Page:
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J Surg Res. 2011 Apr;166(2):e205-13. doi: 10.1016/j.jss.2010.10.005. Epub 2010 Nov 4.

Triptolide alleviates hepatic ischemia/reperfusion injury by attenuating oxidative stress and inhibiting NF-κB activity in mice.

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Liver Transplantation Center, First Affiliated Hospital of Nanjing Medical University, Key Laboratory of Living Donor Liver Transplantation, Ministry of Public Health, Nanjing, China.



Hepatic I/R injury is unavoidable in liver transplantation and surgery. This remains a significant problem in surgical procedures. The purpose of this study was to investigate the effects of triptolide on liver ischemia/reperfusion (I/R) injury and related mechanisms in mice.


Male C57BL/6 mice were randomized into four groups: (1) sham group; (2) sham-triptolide group; (3) I/R group; and (4) I-R/triptolide group. Ninety minutes of warm ischemia was induced and flow by 24 h reperfusion. Serum alanine aminotransferase and aspartate aminotransferase were assayed, pathologic alterations and (NF)-κB p65 immunohistochemistry were observed. Liver malondialdehyde (MDA) level, activity of endogenous antioxidant enzymes, superoxide dismutase (SOD), catalase (CAT), and glutathione peroxidase (GSH-Px) activities, and activity of neutrophil accumulation marker myeloperoxidase (MPO) were measured. TNF-α, IL-6, and IL-1β mRNA were detected by RT-PCR, whereas nuclear factor (NF)-κB p65 and IκBα were assessed with Western blotting.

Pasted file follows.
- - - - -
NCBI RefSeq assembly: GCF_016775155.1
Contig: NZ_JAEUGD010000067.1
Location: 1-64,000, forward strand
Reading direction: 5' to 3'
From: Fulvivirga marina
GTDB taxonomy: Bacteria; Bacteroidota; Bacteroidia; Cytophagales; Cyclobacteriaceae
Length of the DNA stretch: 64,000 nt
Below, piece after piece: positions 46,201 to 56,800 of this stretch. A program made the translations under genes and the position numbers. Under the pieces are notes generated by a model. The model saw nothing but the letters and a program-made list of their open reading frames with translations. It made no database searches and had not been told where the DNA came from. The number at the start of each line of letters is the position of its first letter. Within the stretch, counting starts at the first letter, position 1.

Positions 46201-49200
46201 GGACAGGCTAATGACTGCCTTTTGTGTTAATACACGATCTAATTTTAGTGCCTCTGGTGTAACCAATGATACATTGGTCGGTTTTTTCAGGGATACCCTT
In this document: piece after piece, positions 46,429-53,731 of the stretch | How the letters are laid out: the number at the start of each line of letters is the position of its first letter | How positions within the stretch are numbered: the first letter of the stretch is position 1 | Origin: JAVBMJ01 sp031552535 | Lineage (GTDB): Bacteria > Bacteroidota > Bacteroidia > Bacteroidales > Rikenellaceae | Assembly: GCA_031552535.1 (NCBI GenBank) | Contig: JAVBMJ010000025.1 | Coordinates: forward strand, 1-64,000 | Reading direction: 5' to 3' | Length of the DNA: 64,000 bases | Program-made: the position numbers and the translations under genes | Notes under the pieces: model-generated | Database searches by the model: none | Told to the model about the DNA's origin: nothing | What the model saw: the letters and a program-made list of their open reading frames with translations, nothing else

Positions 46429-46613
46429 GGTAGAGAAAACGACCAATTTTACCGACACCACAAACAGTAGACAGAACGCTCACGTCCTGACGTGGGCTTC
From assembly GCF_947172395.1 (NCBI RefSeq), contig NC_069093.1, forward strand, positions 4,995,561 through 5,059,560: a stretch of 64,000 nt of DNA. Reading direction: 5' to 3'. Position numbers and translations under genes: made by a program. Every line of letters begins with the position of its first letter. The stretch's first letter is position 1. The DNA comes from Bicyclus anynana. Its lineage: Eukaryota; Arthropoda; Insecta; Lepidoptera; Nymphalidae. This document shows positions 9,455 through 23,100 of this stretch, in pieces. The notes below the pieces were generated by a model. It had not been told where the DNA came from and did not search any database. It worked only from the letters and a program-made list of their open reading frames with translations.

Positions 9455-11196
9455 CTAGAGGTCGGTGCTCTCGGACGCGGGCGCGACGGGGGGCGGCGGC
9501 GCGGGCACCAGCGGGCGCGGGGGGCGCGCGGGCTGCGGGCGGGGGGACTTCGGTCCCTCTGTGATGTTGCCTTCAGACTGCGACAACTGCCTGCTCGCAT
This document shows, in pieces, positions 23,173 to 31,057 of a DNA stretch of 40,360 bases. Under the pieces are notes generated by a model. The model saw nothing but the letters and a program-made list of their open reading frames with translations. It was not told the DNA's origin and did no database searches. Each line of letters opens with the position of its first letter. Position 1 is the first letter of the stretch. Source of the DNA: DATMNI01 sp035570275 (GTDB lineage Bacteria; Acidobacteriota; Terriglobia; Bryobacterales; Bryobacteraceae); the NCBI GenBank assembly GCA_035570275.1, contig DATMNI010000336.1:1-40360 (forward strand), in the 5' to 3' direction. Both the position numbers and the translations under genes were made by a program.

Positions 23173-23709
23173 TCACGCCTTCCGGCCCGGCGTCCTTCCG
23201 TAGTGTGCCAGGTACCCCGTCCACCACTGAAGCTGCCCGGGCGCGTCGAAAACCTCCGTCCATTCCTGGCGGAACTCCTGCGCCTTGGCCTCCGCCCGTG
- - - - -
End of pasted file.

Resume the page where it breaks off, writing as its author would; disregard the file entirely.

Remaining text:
Plasma aminotransferase activity was higher in the I/R group than in the I/R-triptolide group. MDA level and neutrophil infiltration were also markedly reduced, while SOD, CAT, and GSH-Px levels increased in I/R-triptolide group compared with I/R group. In group 4, histopathologic changes were significantly attenuated in triptolide-treated livers. In comparison with group 3, triptolide reduced NF-κB p65 nuclear and IκBα expression, and effectively suppressed pro-inflammatory cytokine level during the I/R.


These results suggest that triptolide has protective effects against hepatic I/R injury. Its mechanisms might be related to reduction of oxidative stress and neutrophil infiltration and inhibition NF-κB p65 activity.

[Indexed for MEDLINE]

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